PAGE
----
# Metric/density based clustering/grouping

I have a finite number of points (cloud), with a metric defined on them. I would like to find the maximum amount of clusters in this cloud such that:

1) the maximum distance between any two points in one cluster is smaller a given epsilon (const)

2) each cluster has exactly k (const) points in it

I looked at all kind of different clustering methods and clustering with a restriction on the inner maximum distance is not a problem (density based). The 2) constrain and the requirement to find "the maximum amount of clusters s.t." seem to be problematic though. Any suggestions for an efficient solution?

Thank you, A~

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possible duplicate of K-means algorithm variation with equal cluster size –  Anony-Mousse Feb 17 '13 at 10:17
Not a duplicate. The question is actually quite different. –  aZen Feb 18 '13 at 20:24

Given your constraints, there might be no solution. And actually, that may happen quite often...

The most obvious case is when you don't have a multiple of k points.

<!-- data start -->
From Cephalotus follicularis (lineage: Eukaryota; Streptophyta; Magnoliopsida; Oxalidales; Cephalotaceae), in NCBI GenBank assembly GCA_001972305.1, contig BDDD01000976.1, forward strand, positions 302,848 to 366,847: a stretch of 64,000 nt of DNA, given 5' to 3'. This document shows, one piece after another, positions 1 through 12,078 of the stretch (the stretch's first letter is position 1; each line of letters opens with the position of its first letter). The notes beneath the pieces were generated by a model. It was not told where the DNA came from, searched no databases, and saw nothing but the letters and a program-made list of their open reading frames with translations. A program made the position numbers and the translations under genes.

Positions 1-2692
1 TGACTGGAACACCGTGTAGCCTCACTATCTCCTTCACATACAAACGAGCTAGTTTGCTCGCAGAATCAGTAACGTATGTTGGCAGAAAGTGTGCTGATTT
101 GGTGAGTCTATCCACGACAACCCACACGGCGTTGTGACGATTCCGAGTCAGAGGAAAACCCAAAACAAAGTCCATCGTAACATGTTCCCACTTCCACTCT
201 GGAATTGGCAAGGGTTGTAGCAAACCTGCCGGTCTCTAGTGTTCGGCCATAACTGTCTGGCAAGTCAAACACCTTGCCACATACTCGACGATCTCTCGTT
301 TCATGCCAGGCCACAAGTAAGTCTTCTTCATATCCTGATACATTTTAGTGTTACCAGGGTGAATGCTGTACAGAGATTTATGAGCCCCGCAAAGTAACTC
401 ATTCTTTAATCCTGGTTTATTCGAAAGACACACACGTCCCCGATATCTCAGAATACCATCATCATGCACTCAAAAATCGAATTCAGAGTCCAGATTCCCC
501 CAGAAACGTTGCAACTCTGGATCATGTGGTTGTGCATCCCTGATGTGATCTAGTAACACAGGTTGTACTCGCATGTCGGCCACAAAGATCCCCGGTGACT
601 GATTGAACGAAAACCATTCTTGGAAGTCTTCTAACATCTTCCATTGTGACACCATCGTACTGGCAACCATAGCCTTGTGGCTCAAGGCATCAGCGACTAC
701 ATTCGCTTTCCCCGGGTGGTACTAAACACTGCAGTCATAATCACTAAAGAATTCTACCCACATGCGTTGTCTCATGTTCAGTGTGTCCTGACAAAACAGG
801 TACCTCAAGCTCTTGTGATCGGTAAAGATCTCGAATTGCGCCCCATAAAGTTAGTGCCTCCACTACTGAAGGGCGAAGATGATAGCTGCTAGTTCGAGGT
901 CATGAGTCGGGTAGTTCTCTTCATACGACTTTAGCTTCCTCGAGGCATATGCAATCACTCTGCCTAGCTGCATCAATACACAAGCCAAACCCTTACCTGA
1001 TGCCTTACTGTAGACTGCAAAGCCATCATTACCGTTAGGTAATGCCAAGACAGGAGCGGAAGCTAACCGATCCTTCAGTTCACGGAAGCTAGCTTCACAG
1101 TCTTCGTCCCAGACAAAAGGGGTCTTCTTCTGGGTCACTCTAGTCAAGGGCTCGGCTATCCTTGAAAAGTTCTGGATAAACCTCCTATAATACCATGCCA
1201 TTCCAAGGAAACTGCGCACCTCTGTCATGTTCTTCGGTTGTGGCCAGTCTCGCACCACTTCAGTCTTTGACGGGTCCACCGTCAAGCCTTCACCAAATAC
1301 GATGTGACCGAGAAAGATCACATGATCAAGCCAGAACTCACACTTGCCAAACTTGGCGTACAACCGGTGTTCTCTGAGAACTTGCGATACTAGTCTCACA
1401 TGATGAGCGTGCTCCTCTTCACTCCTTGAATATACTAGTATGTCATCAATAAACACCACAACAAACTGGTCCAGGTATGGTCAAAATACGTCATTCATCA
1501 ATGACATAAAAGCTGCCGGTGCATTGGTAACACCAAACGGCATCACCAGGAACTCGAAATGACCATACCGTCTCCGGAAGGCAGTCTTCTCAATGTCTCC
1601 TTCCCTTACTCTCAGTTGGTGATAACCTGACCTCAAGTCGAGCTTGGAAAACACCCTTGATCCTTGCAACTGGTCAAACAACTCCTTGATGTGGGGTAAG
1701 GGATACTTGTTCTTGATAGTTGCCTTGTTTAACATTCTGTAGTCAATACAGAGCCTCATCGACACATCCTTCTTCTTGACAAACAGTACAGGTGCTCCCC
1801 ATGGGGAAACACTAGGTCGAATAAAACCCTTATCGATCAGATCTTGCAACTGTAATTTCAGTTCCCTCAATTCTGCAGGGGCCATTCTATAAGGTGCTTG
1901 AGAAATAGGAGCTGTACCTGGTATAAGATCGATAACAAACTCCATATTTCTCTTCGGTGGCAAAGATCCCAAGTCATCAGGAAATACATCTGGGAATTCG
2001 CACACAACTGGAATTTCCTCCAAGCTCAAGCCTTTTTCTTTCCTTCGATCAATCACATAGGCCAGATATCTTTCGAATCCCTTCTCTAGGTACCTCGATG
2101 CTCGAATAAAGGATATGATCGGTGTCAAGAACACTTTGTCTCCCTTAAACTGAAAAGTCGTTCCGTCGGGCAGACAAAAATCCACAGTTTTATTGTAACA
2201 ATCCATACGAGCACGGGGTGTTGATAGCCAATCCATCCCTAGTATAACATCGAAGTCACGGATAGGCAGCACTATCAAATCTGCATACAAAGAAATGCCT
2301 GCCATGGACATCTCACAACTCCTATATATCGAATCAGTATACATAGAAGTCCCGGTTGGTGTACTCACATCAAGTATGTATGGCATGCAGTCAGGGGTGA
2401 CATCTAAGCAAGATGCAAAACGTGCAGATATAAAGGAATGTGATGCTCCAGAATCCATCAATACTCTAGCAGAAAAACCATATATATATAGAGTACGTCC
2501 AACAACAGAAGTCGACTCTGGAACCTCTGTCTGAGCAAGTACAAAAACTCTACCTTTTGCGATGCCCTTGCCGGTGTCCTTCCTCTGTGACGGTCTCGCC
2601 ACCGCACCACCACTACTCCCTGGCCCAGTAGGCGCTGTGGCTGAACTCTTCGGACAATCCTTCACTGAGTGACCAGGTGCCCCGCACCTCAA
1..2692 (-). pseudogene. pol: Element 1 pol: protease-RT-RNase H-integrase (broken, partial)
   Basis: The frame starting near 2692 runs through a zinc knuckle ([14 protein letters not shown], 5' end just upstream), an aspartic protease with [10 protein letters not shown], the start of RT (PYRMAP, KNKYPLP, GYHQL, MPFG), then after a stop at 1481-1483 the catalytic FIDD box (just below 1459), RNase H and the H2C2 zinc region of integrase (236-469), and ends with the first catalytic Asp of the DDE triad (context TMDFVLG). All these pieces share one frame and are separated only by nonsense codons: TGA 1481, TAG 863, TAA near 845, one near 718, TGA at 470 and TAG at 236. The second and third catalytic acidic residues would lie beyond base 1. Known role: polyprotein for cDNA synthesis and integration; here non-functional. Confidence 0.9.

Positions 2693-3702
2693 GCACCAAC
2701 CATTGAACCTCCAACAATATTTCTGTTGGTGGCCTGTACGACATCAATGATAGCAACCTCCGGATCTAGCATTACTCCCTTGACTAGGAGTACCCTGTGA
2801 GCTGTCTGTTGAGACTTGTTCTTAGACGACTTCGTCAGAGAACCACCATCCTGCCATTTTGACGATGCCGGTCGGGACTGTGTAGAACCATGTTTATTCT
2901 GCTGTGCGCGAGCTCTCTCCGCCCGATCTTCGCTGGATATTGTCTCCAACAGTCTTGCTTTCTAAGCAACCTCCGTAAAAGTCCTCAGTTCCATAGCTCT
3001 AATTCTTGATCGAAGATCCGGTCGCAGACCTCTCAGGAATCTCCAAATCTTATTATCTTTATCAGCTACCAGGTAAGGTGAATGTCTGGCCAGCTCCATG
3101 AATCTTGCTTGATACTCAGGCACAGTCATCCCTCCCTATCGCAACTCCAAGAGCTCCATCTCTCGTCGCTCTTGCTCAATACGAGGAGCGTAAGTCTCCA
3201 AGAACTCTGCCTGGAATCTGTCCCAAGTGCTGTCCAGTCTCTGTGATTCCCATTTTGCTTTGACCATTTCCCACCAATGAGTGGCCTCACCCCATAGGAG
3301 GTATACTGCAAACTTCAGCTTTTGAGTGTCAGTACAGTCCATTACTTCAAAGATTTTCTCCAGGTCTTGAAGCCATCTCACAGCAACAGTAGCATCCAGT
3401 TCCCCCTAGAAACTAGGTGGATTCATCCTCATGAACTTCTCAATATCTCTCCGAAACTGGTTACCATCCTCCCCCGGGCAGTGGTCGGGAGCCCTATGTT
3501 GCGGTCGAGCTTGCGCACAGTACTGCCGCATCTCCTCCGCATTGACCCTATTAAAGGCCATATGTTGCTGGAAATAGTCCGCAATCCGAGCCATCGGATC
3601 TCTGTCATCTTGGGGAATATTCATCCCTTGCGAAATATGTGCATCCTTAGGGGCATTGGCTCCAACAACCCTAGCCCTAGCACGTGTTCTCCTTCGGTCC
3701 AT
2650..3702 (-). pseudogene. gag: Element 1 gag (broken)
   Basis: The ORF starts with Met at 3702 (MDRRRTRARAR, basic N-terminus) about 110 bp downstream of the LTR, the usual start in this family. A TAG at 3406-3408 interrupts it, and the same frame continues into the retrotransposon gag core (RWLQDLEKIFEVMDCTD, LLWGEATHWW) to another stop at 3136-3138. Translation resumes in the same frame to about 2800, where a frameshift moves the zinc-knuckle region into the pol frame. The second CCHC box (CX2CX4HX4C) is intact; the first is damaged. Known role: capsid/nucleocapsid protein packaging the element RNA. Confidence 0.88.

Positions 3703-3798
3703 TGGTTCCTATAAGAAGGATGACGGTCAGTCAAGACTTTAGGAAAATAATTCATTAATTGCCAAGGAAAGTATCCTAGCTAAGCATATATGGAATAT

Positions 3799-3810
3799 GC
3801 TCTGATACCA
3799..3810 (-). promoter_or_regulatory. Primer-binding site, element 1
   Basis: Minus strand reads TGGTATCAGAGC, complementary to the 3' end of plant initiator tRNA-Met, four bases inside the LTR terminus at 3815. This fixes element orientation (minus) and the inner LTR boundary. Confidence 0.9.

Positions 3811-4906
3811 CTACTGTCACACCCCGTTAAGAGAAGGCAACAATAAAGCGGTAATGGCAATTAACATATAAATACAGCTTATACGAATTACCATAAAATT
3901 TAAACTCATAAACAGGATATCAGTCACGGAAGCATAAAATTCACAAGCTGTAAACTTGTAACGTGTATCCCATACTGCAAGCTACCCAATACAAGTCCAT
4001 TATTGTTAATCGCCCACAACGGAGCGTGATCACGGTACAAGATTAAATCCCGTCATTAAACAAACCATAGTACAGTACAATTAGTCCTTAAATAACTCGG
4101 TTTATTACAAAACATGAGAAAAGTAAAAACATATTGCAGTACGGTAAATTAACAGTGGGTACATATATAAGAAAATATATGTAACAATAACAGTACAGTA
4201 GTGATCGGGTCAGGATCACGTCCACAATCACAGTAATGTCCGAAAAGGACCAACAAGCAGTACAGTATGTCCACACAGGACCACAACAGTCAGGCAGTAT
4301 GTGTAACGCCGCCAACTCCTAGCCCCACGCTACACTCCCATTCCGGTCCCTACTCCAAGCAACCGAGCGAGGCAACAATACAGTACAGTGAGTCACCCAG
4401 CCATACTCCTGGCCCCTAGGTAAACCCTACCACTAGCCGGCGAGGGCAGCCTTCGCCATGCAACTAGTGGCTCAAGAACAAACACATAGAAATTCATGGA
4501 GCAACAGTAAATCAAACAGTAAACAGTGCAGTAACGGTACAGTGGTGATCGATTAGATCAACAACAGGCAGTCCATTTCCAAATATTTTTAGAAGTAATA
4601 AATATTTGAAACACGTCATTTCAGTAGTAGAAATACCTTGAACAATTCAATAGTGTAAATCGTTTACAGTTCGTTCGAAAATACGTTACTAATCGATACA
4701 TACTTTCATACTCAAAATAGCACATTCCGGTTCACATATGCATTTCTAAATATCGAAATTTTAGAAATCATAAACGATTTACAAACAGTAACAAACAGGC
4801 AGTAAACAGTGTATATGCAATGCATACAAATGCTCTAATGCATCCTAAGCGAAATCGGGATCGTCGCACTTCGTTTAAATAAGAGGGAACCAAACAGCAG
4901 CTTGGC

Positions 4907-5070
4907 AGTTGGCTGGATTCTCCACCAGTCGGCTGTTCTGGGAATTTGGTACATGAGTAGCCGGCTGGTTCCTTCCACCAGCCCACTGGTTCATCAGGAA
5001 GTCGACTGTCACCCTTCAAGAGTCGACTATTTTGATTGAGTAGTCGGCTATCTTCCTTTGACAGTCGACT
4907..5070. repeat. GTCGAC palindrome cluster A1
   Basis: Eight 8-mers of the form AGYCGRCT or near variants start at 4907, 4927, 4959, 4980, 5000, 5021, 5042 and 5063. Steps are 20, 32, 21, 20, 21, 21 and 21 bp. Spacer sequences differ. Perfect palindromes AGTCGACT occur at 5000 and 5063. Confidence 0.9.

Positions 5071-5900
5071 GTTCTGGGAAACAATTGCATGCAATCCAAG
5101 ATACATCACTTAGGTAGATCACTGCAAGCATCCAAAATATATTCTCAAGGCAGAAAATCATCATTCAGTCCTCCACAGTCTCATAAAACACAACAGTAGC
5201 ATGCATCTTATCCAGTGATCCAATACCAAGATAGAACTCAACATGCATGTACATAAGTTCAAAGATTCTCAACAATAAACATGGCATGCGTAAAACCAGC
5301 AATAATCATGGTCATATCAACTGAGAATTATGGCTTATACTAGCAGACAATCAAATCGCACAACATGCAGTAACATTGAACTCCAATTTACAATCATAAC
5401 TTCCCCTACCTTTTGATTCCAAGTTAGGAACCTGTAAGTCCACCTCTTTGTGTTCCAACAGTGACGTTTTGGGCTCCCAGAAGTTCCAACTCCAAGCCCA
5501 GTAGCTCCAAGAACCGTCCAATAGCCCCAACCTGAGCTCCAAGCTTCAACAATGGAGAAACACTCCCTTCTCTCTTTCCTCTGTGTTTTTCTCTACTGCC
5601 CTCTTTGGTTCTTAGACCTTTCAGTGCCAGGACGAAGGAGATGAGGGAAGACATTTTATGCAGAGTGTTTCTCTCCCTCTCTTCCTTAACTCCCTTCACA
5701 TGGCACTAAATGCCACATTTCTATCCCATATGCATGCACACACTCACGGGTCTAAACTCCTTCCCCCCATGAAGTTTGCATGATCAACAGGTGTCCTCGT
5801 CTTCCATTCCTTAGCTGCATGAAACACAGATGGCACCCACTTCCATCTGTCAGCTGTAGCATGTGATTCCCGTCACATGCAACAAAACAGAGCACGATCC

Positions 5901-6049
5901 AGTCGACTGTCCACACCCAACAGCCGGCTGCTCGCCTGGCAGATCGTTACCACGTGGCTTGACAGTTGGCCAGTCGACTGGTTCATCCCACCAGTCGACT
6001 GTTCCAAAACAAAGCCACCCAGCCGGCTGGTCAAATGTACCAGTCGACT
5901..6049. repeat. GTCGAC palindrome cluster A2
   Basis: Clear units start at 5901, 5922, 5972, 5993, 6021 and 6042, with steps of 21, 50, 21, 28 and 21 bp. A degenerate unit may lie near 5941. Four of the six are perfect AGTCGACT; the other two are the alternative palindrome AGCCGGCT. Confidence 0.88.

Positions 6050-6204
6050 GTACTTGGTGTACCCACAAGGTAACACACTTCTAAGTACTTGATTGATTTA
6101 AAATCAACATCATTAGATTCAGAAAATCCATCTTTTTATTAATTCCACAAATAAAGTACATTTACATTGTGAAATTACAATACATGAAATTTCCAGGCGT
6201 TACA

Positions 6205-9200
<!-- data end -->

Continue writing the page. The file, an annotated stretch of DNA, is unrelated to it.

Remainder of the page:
But also if epsilon is set too low, there might be points that cannot be put into clusters anymore.

I think you need to rethink your requirements and problem, instead of looking for an algorithm to solve an unreasonably hard requirement that might not be satisfiable.

Also consider whether you really need to find the guaranteed maximum, or just a good solution.

There are some rather obvious approaches that will at least find a good approximation fast.

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Could you specify the obvious approaches a bit? To me they are (unfortunately) not obvious. Also if the constraints are not met (no solution) the epsilon value would be increased and the query re-run (if more than k points). –  aZen Feb 16 '13 at 19:00

I have the same impression as @Anony-Mousse, actually: you have not understood your problem and requirements yet.

If you want your cluster sizes to be k, there is no question of how many clusters you will get: it's obviously n /k. So you can try to use a k-means variant that produces clusters of the same size as e.g. described in this tutorial: Tutorial on same-size k-means and set the desired number of cluster to n/k.

Note that this is not a particular sensible or good clustering algorithm. It does something to satisfy the constraints, but the clusters are not really meaningful from a cluster analysis point of view. It's constraint satisfaction, but not cluster analysis.

In order to also satisfy your epsilon constraint, you can then start off with this initial solution (which probably is what @Anony-Mousse referred to as "obvious approaches") and try to perform the same kind of optimization-by-swapping-elements in order to satisfy the epsilon condition.

You may need a number of restarts, because there may be no solution.